“Candlesticks in the dark, visions of bodies being burned,” repeats the dirge-like voice in the beginning of “Say the Name,” the second track in Clipping’s latest album, “Visions of Bodies Being Burned.” It’s supplemented by a thumping, bass-heavy backing track, bleeding into Daveed Diggs’s monotone first verse, referencing “Candyman” and blood dripping in the same 16 bars.
L.A. based rap trio Clipping has never shied away from the darker, noisier side of hip-hop, with albums like “Splendor and Misery,” and “There Existed An Addiction to Blood” showing how far noise-rap has come since I, a sweaty 16-year-old degenerate, pirated “Exmilitary” and blasted it in my car going 70 on icy hills in the middle of an Alaskan January on the way home from drama club. Those were good times, I gotta say – but I digress.
Clipping knocks it out of the park here, following up on “TEAATB” with a similarly themed horror-rap album, focused on classic horror films, and viscerally chilling listeners with greasy, grimy, sonically violent beats and rhymes straight out of a Stephen King short story.
Diggs’s dedication to both old-school gangsta rap and horror really shows in “Say the Name,” a throwback to the 1992 “Candyman” movie, paired with Geto Boyz, Wu-Tang, and Big Pun references scattered throughout, a scavenger hunt for rap fans willing to sniff out the callbacks.
“96 Neve Campbell,” one of the singles released before the official album drop, starts off with a banging door, throwing the listener into a state of meta-panic. I listened to this album hungover cooking eggs and bacon, somehow not burning my apartment down, and every time the sample banged, I physically twitched, which is a testament both to the power of R & R whiskey, but also to the trio’s masterful production and sense of paranoia they’re able to instill. Cam and China, twin sisters, and up-and-comers in the Cali rap scene, guest on the track, spitting lines like “Got my foot up in your ass like a G-string,” and “Put him in my body bag just like I got the Birkin on him.” It’s good as hell, and the undulating synths combined with the in-your-face verses make this one of the standouts on the album.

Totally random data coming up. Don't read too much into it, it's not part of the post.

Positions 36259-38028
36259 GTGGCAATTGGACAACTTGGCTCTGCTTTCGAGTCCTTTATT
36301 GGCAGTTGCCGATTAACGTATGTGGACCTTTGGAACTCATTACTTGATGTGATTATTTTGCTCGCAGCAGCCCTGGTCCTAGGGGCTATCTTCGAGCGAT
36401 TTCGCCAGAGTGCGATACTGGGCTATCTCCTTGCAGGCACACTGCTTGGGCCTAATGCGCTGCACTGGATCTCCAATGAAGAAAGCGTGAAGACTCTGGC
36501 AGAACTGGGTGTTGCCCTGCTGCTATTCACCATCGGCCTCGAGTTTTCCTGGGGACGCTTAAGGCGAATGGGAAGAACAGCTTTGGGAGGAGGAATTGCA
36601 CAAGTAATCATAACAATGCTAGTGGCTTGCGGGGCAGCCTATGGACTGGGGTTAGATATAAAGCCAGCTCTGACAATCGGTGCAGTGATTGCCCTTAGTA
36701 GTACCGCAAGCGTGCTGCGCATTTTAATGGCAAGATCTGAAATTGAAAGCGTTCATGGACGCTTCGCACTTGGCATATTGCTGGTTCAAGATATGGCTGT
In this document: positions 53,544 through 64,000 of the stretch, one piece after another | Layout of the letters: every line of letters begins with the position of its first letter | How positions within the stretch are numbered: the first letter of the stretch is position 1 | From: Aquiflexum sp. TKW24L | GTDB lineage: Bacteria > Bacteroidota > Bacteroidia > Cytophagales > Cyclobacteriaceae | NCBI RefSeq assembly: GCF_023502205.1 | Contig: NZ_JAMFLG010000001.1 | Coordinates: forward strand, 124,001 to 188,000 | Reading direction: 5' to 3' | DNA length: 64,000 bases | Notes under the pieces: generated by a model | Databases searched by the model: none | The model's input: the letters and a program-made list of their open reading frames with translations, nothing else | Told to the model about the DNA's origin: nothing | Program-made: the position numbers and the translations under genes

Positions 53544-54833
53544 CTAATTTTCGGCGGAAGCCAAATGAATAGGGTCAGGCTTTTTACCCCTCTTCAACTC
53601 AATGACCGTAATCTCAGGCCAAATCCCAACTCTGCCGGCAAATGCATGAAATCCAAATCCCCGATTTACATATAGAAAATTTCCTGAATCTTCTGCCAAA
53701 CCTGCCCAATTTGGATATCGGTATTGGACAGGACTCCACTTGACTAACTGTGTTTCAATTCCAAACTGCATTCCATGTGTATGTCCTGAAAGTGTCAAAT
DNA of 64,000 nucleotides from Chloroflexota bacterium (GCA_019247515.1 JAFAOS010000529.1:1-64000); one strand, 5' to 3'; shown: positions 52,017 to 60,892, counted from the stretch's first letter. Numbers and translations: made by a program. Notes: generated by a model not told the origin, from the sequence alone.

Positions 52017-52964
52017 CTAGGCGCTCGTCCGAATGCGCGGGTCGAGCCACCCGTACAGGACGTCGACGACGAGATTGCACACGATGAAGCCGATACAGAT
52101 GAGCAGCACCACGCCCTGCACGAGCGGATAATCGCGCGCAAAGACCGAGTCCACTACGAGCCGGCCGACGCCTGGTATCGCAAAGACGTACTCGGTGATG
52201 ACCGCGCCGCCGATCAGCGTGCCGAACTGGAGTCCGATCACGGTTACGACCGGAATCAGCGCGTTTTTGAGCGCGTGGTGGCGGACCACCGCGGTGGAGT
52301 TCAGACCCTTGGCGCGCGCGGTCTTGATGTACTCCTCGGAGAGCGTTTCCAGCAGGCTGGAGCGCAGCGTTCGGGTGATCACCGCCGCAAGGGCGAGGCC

“Make Them Dead” is stylistically incredibly cool because of the almost choral backing track, combined with Diggs’s stutter-step, broken style – almost a call and response between “Make them” and the electronic “dead” response. It’s like being inside the motherboard of an overtly hostile computer, and if I were to turn “I Have No Mouth and I Must Scream” into a music video, I’d use this song as the backing track. (See, I blew my Harlan Ellison reference in the first 4 songs. Oh well.)
“She Bad” is told from the perspective (with the help of some really sick ambient sounds – gates screeching, dog whining, etc) of a witch in the woods, stalking a group of unruly kids. It’s a campfire story condensed into 4 minutes, and it’s able to really capture that feeling of barely concealed terror – your flashlight’s just gone out, you spin around at a stick breaking, and there, standing behind you – is Shia LaBeouf. (Just kidding.)
“Check the Lock,” one of my favorite songs on the album, tells the story of a man (presumably a drug dealer) under attack from some unknown force. “Check the lock every time he walk by the door,” in other words. This one reminded me of “Nothing is Safe” from “TEAATB,” in that it’s functionally about a guy (or a group of guys) under attack, hiding in a safe house.